Assessing the earning power of financials

By Andrew Zamfotis | February 16, 2011 | Last updated on February 16, 2011
3 min read

This past year has been interesting for financials. After the recession in 2008, bank rescues and profits led markets to recovery in 2009 as writedowns on bad loans began to slow and lending activity resumed.

This past year has had a number of twists and turns as the post-mortem of the financial crisis has come with increased bank capital requirements, reform legislation, fraud investigations, lawsuits and a whole range of issues causing share prices of financials to remain range-bound since early April. The uncertainty surrounding many of these matters kept investors on the sidelines.

What is the true earnings power of these institutions going into 2011? Given the restructuring that took place, especially in the U.S., some of the major profit engines of these banks and brokerages have been eliminated. With prop trading activity and credit card fees being limited or restricted, financial institutions are relying more on advisory and traditional lending services. The good news is financial activity has picked up both in the U.S. and Canada, so non-interest income is expected to rise in 2011. Further, non-interest expenses are at attractive levels as banks have become more efficient, which bodes well for higher pretax earnings power in 2011.

Interest income and margins, however, are likely to remain challenged so long as interest rates remain low. However, as loan volumes increase with the improving economy, so will rates. But in Canada, loan growth remains sluggish, and with rates expected to rise, this could pressure Canadian banks a bit more than their U.S. counterparts. For these reasons, banks with diversified income streams are best hedged against these issues. The largest boon to bank earnings in 2011 should be the continued stabilization and reduction of loan losses and delinquencies, which have slowed over the past year — a trend expected to continue. Over the past 25 years, improvement in loan loss ratios has been critical in determining earnings for banks and even more relevant than changes in revenues. Any continued improvement in these metrics should increase earnings per share and ultimately share prices for banks.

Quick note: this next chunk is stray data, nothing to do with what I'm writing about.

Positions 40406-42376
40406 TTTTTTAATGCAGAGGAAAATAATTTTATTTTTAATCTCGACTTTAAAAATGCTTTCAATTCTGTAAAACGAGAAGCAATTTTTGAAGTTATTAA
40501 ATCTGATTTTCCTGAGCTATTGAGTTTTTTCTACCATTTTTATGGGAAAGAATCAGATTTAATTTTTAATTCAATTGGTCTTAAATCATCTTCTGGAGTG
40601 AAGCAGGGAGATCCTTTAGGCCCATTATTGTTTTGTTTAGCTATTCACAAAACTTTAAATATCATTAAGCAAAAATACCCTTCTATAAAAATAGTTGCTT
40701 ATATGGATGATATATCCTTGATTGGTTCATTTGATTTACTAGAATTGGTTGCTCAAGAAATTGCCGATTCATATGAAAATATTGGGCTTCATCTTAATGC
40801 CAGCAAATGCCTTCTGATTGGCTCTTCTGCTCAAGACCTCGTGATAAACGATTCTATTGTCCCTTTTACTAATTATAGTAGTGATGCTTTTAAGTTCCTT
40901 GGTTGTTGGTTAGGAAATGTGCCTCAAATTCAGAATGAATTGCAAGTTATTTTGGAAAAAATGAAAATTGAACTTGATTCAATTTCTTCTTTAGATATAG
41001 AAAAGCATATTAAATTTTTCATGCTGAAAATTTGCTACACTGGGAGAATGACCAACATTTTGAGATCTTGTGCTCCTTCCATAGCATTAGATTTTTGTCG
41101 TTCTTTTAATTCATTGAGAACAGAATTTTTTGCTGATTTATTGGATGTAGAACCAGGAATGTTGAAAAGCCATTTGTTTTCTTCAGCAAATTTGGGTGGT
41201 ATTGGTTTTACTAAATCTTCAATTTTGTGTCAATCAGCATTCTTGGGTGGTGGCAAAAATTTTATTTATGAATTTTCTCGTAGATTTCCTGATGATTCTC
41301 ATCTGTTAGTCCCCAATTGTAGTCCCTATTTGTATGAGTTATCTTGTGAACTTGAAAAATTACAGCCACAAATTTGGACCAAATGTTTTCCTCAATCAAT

Lastly, bank capitalization has improved considerably over the past two years; much of the federal emergency funding given to U.S. banks has been repaid. This should clear the way to resuming dividend payments and increases for U.S. banks in 2011, which will draw income-minded investors back. This could also impact Canadian banks as U.S. investors may now shift assets to U.S. banks.

We currently favour Bank of Nova Scotia (BNS) and CIBC (CM) shares. CIBC shares have fallen recently but have held support. Royal Bank (RY) shares have broken below their support levels and have much more overhead resistance. While we like TD due to its diverse business, we’d like to see some additional follow-through off of the recent bounce from the 200-period moving average, with a breakout being marked above $75.

In the U.S., Bank of America (BAC) has been the poster child for many of the issues described earlier. It has been on a steady downtrend since April but with some of the legal issue overhang being removed, it is looking increasingly ripe for purchase. Above $12 would signify a break in this current downtrend. It remains oversold technically, and cheap from a valuation perspective (book value and based on projected normalized earnings).

Citibank (C) recently got out from under U.S. government reign and may take some time to get back in the good graces of investors. Above $5 the stock will become more appealing to institutional owners and we expect dividends to resume in 2011. C shares are in a current uptrend.

Our last pick is JP Morgan. It has a strong franchise but remains stuck below its 200-period moving average. If it can get back to $42 on some healthy volume, then the trend should continue higher; it is also in an uptrend.

If these large banks work for investors in 2011, it would mean great things for the broader market. We’ve had a relatively nice rally without significant participation from banks. Should financial start to pitch in next year, the S&P could easily stretch to 1350.

  • Andrew Zamfotis is a Senior Analyst at SmarTrend.
  • Andrew Zamfotis